24. Electrical Hazards cont’d • Never bypass a grounding prong on an electrical plug. • If your outlets are not “holding” or “gripping” the plug, then notify facilities services as the outlet may be damaged and a fire hazard. • If work is required in your lab please ensure you are aware of what a lockout condition is and how it relates to you as a non-electrical worker.

  25. Vacuum and High Pressure • Chance of Implosion or Explosion • Where do all the parts go? • Particularly dangerous with Glassware • For pressurized equipment and glassware: • Ensure a blast shield or hood sash is in place. • If using a face shield eye protection must be worn as well

  26. THINK Safety… • Broken Glassware should be replaced. • Good housekeeping keeps your lab both looking better and safer. • PIC’s look around your lab and ask…Do we have the PPD we need?Does the lab look safe?

  27. Hot and Cold Equipment • Use Cryo gloves and eye protection when working with Liquid Nitrogen or dry ice. • Flash Freezing works well on samples • It also can work well on you • Dispense and Transport Liquid Nitrogen only with approved methods.

  28. Open Flames • Never leave unattended. • Keep away from flammable and combustible materials including volatile flammable gases • Keep hair tied back and loose clothing away

  29. Noise and Sound • Hearing protection programs can be required under OSHA. • Thresholds are set for an 8-hour work day • EHS can survey a work area on request.

  30. Chemical Hazards Hazard Classes Storage Use & Handling

  31. Hazard Classes • Oxidizer • Flammable • Explosive • Acutely Toxic • Corrosive • Compressed Gases • Health Hazard • Environmental Toxin • Exclamation Mark

  32. How do you know? • SDS • Chemical labels • Chemical Hygiene Plan • SOPs

  33. Incompatible Chemicals • Oxidizers and flammables • Acids and bases • Flammables and corrosives • Corrosives and metals • Know what to do with strong reactions

  34. Segregation and Storage • Segregate incompatibles by storing in different cabinets • Use secondary containment when space is at a premium

  35. Do • Segregate by hazard class first • Use proper containers • Use secondary containment • Check expiration dates • Inspect shelving and shelf clips periodically • Don’t • Stack chemicals or store too high • Allow containers to hang over edge • Use food containers • Allow excessive bench top and fume hood storage • Keep chemicals indefinitely or past expiration dates • Store flammables in unapproved refrigerators

  36. Some chemicals are unstable when stored past their expiration dates: Ethyl ether (diethyl ether) Sodium Azide Picric Acid

  37. Have these chemicals been stored too long?

  38. Chemical Use and Handling • Lab Specific SOPs • Chemical Hygiene Plan • Chemical Inventory • Use chemical hoods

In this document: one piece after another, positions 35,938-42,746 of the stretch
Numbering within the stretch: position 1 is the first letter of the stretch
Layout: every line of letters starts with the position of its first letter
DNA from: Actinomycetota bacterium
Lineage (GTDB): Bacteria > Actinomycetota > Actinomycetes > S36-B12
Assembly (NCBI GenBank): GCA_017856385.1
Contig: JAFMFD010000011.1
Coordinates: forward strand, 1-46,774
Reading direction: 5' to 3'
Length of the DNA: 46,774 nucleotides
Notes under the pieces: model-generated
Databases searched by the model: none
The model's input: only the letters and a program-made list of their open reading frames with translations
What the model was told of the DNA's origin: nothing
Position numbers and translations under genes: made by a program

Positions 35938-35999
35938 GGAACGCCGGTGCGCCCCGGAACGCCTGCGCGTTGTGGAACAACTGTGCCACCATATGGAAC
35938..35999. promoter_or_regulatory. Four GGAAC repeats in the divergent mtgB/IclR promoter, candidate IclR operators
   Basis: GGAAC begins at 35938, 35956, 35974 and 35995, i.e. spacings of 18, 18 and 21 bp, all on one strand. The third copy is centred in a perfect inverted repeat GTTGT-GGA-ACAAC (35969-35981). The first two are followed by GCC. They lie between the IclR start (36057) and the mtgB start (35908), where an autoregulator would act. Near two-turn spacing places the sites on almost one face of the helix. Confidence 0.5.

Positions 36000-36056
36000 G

39. Transporting Chemicals • Use a cart with secondary containment • Move limited quantities • Use caution going through doorways and public areas • Use freight elevator

  40. Labeling • Deface old labels when reusing containers • Label containers clearly • Remove or deface all labels when disposing of containers

  41. Personal Protective Equipment Clothing Eye Protection Hand Protection

  42. Proper Clothing • Long pants • Long sleeves • Closed-toe, non-absorbent shoes • Protect your clothing with a lab coat or apron • What are you taking home on your shoes?

  43. Eye Protection • The type of eye protection required depends on the work being performed. • Wearing the proper eye protection is required by the Laboratory Standard and Personal Protective Equipment Standards.

  44. Eye Protection • Anticipate the presence of hazards, select and use the appropriate safety devices.

  45. What is the first action for chemicals in the eyes? • Immediately begin flushing the eyes with large amounts of tepid water for a minimum of fifteen minutes. • While the eyes are being flushed, medical help should be summoned

  46. Maximum distance from work station to eye wash/safety shower? • It’s not measured by distance, but by time • 10 seconds • For strong caustics/acids equipment should be immediately adjacent to the work area

  47. Additional Eye Safety Precautions • Activate every eyewash at least weekly to verify operation and clear liquid flow • Keep areas around eyewashes clear from clutter to provide quick and easy access in the event of an emergency • Never neutralize chemicals splashed in the eyes – always flush with water only • Never use an emergency eye wash bottle • You must never work alone in the laboratory

  48. So Why Protect My Eyes? You can eat with false teeth, you can dance with a wooden leg, you can even hear with a hearing aid, but you can’t see with a glass eye.